For its part, Laboral Kutxa, with 63 bank offices in the territory and 173 in Euskadi, maintains that “our presence in a municipality that already has one or more branches is not going to disappear. That is our commitment. Yes, there may be situations of readjustment or restructuring of offices in different towns, so that it goes from two offices to one, but in no case will that number remain at zero.
Although the main service channel of the financial entity that belongs to the Mondragon Group continues to be the branch, it has to “respond to the new ways of relating to customers”, who increasingly carry out the simplest operations and queries to distance, while from the branches “the needs that require a higher level of advice are met, which in turn can be attended by our managers in the branch itself or remotely”.
In a decade, 50% less
The map of bank branches in the State has also been considerably reduced over time. In the last decade, the number of bank branches has decreased by nearly 50% and the total number of ATMs has been reduced by 20%, which has caused that around 1.3 million people find themselves in a difficult situation to obtain physical money or carry out any query or operation in an office.
The Spanish Banking Association (AEB) and the Banking Association (CECA) insist on replacing the closure of branches with maintaining face-to-face contact through measures such as ofibuses, which several financial entities already have deployed; or the cash withdrawal service in certain businesses (‘cash back’). It is about “reaching all channels”, indicate sources in the sector.
Jon Zubizarreta | Mayor of Abaltzisketa
“We are approaching Alegia or Amezketa”
«As far as I remember, Abaltzisketa has never had a bank branch or an ATM and we have never had any complaints from our neighbors. It is one thing to have an office and then close it over time, and quite another to never have had one. We have adapted to this circumstance and when we have needed to carry out any management we have approached Zaldibia, Amezketa or Alegia. We have sometimes asked for an ATM, but in the end it could not be and there is no short-term forecast that we are going to install one. I think that in a town of 300 inhabitants it doesn’t make much sense to have an office, nor does a clothing store or a shoe store. I doubt we would use it every day.”
Olatz Pawn | Mayor of Toulouse
“We must not neglect face-to-face”
“Before closing the last branch in the area last year, Kutxabank managers contacted the City Council to explain the reason for the closure and its planning. We are in a time of transition. The digital age has many positive things, but also many dangers, such as closing the doors to people who are not yet able to adapt to new technologies. Telematic attention is a reality, but we cannot leave aside the face-to-face. The last branch in Tolosa closed in 2021. In our municipality, what worries us most is the Tolosaldea region and those more rural municipalities that have been able to have an ATM and have been able to close.”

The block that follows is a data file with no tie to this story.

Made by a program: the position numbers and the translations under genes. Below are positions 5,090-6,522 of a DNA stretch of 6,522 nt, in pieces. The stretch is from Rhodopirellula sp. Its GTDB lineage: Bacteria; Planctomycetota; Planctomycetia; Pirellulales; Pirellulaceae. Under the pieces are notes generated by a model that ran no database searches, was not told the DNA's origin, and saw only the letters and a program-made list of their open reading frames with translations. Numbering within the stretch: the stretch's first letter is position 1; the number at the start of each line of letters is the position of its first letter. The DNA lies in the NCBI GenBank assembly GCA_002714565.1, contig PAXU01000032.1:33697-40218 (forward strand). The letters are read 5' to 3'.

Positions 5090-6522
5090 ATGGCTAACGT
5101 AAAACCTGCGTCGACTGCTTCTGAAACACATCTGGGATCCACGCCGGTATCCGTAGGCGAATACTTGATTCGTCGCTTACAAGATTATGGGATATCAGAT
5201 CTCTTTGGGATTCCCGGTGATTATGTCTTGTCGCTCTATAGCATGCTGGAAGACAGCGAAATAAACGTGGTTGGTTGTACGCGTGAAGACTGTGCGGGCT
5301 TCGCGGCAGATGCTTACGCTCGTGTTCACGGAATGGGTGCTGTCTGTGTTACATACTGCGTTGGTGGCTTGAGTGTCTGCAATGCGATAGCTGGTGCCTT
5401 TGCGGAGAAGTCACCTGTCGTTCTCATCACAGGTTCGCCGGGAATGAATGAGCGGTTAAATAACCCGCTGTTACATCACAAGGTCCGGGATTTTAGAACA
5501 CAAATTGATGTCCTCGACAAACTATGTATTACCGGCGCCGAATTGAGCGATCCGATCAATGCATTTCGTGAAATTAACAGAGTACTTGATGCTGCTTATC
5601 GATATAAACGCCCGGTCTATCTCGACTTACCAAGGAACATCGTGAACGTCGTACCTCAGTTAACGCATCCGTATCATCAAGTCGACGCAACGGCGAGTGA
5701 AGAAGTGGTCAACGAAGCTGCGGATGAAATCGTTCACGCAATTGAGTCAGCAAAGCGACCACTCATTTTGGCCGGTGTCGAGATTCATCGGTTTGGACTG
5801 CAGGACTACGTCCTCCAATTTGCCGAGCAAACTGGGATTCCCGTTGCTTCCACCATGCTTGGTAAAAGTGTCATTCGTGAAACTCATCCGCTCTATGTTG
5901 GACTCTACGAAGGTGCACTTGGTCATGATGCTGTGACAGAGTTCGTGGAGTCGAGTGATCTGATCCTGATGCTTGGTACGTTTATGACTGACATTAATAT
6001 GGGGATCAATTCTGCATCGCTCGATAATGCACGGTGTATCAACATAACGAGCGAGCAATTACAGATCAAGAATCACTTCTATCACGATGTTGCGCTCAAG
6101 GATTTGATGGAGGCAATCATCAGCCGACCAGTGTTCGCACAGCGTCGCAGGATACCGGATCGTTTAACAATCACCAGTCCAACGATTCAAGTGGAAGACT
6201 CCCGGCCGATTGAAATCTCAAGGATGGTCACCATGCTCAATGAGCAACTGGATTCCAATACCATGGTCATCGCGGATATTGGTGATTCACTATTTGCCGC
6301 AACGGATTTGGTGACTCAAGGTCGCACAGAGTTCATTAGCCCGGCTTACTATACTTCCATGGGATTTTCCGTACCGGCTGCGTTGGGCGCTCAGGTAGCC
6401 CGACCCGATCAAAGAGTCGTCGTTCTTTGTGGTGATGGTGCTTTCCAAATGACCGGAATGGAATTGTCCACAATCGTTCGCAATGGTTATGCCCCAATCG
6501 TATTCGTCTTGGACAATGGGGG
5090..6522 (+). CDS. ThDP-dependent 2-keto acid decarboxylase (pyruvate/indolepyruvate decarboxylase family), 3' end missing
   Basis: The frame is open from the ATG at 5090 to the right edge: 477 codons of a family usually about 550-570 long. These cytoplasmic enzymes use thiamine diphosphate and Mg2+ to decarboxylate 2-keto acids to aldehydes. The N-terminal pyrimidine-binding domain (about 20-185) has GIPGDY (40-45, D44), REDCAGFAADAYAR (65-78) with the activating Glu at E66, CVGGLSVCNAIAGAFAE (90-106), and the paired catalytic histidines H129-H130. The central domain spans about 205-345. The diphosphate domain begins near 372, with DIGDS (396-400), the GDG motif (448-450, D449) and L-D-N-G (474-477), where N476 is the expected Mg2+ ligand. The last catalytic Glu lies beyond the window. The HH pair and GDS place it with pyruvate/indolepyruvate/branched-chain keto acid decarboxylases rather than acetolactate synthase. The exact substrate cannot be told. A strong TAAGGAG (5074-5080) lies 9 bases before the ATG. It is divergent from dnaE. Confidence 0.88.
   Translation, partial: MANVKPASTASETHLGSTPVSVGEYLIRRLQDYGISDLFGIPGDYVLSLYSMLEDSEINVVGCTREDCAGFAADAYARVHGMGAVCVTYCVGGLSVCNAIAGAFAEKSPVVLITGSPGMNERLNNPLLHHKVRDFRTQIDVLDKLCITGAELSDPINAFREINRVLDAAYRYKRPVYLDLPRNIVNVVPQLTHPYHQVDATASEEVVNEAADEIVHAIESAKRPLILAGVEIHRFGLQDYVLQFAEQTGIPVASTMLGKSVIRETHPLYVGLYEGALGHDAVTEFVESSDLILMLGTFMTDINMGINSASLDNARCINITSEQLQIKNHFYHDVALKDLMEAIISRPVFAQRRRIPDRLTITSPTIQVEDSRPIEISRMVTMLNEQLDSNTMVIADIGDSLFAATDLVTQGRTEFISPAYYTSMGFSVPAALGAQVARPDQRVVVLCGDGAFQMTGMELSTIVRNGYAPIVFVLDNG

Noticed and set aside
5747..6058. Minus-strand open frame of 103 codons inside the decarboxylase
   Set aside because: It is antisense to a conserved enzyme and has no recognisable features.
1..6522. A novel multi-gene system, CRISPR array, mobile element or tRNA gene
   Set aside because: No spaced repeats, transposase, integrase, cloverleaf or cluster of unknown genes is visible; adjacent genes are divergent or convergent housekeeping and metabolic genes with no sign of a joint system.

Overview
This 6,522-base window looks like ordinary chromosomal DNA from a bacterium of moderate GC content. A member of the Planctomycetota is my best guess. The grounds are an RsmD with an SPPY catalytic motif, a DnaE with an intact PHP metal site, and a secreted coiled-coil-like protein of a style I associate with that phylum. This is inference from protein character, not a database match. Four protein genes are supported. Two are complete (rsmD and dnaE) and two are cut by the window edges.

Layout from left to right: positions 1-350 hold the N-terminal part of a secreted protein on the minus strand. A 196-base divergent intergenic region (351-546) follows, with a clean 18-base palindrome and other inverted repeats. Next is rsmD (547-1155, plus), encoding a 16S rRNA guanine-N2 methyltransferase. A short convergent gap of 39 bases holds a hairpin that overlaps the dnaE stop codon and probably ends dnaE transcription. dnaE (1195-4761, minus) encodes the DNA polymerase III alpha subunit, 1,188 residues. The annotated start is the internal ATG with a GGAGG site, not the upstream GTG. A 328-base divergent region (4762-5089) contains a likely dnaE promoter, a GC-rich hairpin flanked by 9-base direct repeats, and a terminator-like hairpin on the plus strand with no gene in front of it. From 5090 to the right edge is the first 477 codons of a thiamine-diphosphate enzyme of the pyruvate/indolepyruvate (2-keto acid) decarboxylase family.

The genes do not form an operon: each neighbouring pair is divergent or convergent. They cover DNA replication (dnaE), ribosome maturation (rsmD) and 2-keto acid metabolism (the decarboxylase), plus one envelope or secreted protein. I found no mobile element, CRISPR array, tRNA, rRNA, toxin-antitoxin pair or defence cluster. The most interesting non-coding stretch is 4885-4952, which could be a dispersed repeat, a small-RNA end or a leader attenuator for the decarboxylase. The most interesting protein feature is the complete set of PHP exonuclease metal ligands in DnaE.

Jose Antonio Santano | Mayor of Irun and Vpte. Eudel
“It is a worrying phenomenon in Irun”
«From Eudel we met with the management of Kutxabank to discuss this phenomenon and express our concern about the digital divide, although that does not mean that they have not closed ATMs. In Irun we have achieved clear commitments to avoid the closure of different ATMs. In neighborhoods such as Larreaundi and Anaka (where there have been closures of ATMs and offices) we have launched training courses for the elderly on a Kutxabank app focused on digital banking. You can clearly see this trend of closing offices in the territory and also in Irun. The number of branches has plummeted over the last ten or fifteen years. It is a phenomenon that generates enormous concern in our neighbors.
75% of companies believe that cash will disappear
Three out of four companies consider that the cashless society will be a reality in less than ten years. According to the latest European Payments Report, 75% of Spanish entities believe that, in a maximum of ten years, there will be a market where physical money hardly has a presence. Specifically, 5% believe that this will happen in the next two years, 12% in five years and 58% in ten years. The remaining 25% predict that later or never. Also, half of the companies surveyed believe that small businesses would have a hard time surviving if this reality hits.
Covid is a threat to cash. Of that there is no doubt. The data collected during the pandemic by the European Central Bank (ECB) is revealing. 40% of all respondents said they now use contactless payment cards more frequently, while 40% also said they use cash much less frequently or somewhat less. Almost 90% of all these people who use less cash now will continue to do so when the coronavirus crisis is over.